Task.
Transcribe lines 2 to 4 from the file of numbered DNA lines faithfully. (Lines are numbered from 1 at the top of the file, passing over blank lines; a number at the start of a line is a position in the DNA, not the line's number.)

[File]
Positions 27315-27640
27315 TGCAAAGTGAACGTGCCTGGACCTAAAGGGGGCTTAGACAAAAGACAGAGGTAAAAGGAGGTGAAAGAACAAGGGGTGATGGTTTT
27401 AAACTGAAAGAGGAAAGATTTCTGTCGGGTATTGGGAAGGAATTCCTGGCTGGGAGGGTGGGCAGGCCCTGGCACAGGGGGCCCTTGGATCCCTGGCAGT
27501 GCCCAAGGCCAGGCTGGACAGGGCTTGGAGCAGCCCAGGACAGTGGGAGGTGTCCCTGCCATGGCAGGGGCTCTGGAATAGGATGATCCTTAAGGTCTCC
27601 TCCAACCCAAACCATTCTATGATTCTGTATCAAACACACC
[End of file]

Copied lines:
27315 TGCAAAGTGAACGTGCCTGGACCTAAAGGGGGCTTAGACAAAAGACAGAGGTAAAAGGAGGTGAAAGAACAAGGGGTGATGGTTTT
27401 AAACTGAAAGAGGAAAGATTTCTGTCGGGTATTGGGAAGGAATTCCTGGCTGGGAGGGTGGGCAGGCCCTGGCACAGGGGGCCCTTGGATCCCTGGCAGT
27501 GCCCAAGGCCAGGCTGGACAGGGCTTGGAGCAGCCCAGGACAGTGGGAGGTGTCCCTGCCATGGCAGGGGCTCTGGAATAGGATGATCCTTAAGGTCTCC